As UK farmers continue to be blighted by daily cases of sheep worrying, Ewetrack, a device to detect unusual behaviour within your flock, aims to put an end to the devastating effect it can have. Emily Ashworth reports.
What may seem like an innocent walk through the British countryside to most, could potentially result in a farmer’s worst nightmare.
Dog attacks on sheep and sheep rustling are becoming increasingly common in the UK and, of late, have seen many sheep farmers across the country lose their sheep and along with it, their livelihood.
Over the last four years, Farmers Guardian have sent out more than 60,000 Take the Lead signs, as part of a campaign to encourage walkers to put their dogs on a lead.
And yet the figures are still troubling.
Earlier in the year, a survey by NFU Mutual revealed that of the 81 per cent of people walking their pets in the countryside, 64 per cent admitted to letting their dog off a lead, while almost 10 per cent refused to put it back on, even when prompted by a sign.
But three former Royal Agricultural University students believe by harnessing cutting edge technology they can help in the battle against sheep worrying and assist farmers against the scourge of rural crime.
Ewetrack is a business set up by young farmers Chris Puttick, William Groom and Sam Hewett. All hail from a farming background and, after studying together at the RAU, they wish to make their mark through what they believe is a unique piece of agri-technology.
The device is an ear tag to attached the whole flock, while one sheep is used as a signaller.
That particular sheep will wear a collar and it is essentially a way for flocks up and down the country to work together to highlight unusual on-farm activity directly to the farmer.
Testing is currently being carried out at the Royal Veterinary College, London and the team have come a long way since the conception of the idea in 2017.
“We’re using Bluetooth meshing which is new to the UK,” says Chris, 25.
“At present, we are on version number four of the device and we have lots of data coming in, around 10 gigabytes a day.
“But we are wireless now, which is great.”
What drives the team on is the sheer scale of problem the industry faces when it comes to livestock worrying and thefts and the emotional and financial that can have on individuals.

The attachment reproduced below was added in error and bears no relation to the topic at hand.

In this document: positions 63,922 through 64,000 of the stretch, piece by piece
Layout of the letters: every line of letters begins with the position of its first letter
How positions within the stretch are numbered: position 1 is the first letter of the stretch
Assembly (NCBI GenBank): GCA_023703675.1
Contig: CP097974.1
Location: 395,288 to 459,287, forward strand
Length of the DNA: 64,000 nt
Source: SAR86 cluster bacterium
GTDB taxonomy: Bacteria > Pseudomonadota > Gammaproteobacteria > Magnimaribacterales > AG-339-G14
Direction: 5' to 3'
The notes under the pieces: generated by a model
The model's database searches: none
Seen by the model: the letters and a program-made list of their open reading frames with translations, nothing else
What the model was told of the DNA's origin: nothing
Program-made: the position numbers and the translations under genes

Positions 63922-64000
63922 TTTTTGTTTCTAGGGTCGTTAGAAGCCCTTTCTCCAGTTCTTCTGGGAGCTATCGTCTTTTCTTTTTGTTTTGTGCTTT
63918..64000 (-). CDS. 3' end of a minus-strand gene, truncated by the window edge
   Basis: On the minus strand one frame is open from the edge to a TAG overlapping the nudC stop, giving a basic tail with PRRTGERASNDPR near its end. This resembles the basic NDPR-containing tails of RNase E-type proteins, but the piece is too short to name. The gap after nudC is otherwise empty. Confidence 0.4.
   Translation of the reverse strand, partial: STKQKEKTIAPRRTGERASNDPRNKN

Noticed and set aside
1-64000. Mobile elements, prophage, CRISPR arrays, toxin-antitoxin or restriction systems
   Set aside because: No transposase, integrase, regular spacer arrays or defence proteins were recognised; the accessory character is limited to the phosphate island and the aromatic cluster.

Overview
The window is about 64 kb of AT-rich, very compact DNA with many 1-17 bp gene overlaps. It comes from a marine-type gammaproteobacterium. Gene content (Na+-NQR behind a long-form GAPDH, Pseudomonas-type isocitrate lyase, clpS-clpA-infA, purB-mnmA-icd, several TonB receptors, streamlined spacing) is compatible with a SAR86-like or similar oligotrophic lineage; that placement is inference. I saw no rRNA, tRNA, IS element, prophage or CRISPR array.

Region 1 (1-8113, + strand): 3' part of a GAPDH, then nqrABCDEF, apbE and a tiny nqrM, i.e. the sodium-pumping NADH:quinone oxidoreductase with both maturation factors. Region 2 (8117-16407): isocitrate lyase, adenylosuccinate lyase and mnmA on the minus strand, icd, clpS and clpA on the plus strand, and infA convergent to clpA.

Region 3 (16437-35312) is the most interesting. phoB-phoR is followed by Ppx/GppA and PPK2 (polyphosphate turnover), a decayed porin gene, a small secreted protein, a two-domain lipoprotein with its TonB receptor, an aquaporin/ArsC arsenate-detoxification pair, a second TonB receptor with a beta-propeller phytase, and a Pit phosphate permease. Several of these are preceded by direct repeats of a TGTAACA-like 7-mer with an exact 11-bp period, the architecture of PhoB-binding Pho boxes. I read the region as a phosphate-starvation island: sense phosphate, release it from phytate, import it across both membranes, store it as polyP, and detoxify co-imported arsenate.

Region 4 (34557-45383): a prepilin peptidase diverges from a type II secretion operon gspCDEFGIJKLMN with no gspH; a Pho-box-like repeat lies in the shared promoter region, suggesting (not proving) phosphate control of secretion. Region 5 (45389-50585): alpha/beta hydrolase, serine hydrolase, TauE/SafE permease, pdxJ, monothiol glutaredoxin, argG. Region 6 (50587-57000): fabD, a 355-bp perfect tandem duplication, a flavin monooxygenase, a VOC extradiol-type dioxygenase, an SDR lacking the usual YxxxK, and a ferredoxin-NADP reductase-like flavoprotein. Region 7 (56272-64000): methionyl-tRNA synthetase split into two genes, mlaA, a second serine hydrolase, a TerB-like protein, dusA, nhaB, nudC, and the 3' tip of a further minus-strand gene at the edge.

They are therefore adamant they wanted to speak to a lot of farmers during the development to ensure Ewetrack met the needs of the community it was being aimed at. All too often technology works well at the ideas stage but struggles to full adaptable to in-field scenarios.
“We have emails coming in every week and it’s really sad,” says Chris.
“We have farmers saying, ‘please help us, we lost 200 lambs yesterday.’
“It’s quite distressing but it spurs me on and I know we’ll get it right soon.”
But sheep worrying issues are on the increase and, according to the NSA’s sheep worrying survey results in 2017, 72 per cent of respondents felt dog owners assumed their pet would not attack livestock or cause any damage if they did. A further 62 per cent felt dog owners had a lack of regard or concern over the issue and 60 per cent felt these attacks happened because dog owners did not keep their dogs on a lead.
And Chris believes that realistically, there are only two options for farmers.
“If you think about it, the challenge we have is to change the public’s perception of what they should be doing on a dog walk and most just want to let their dogs off,” he says.
“The way forward in my opinion is prosecution and technology.
“Our device should alert the farmer within 20 seconds which means they can get to where they need to be and take photographic evidence or videos.”
Yet there have been some surprising findings throughout the Ewetrack journey. Chris found the problem of sheep rustling to be one of great concern.
He says: “The idea of rustling really baffled me.
“Our initial aim was to help with dog attacks but when we met with the North Yorkshire Police, they said no, this device will solve sheep rustling.
“I could show you emails from farmers who have lost 600 sheep overnight. They just vanish.
“How do you get all those lambs through the abattoir and on to the black market without anybody able to do anything?”
The team believe this could be revolutionary for the sheep sector, but they have a further £100,000 to raise before the device can be finished.
They have had major support from organisations like the Prince’s Countryside Fund but know that to really push forward, they need the backing of the industry.
“As a young farmer who has diverted away from the family farm and is running an agritech start-up, I would say the biggest problem is the uptake and adoption of new technologies,” says William.
“We really need to have the industry behind us if we are to solve some of these global issues for the livestock industry and create a sustainable structure for uncertain times ahead.”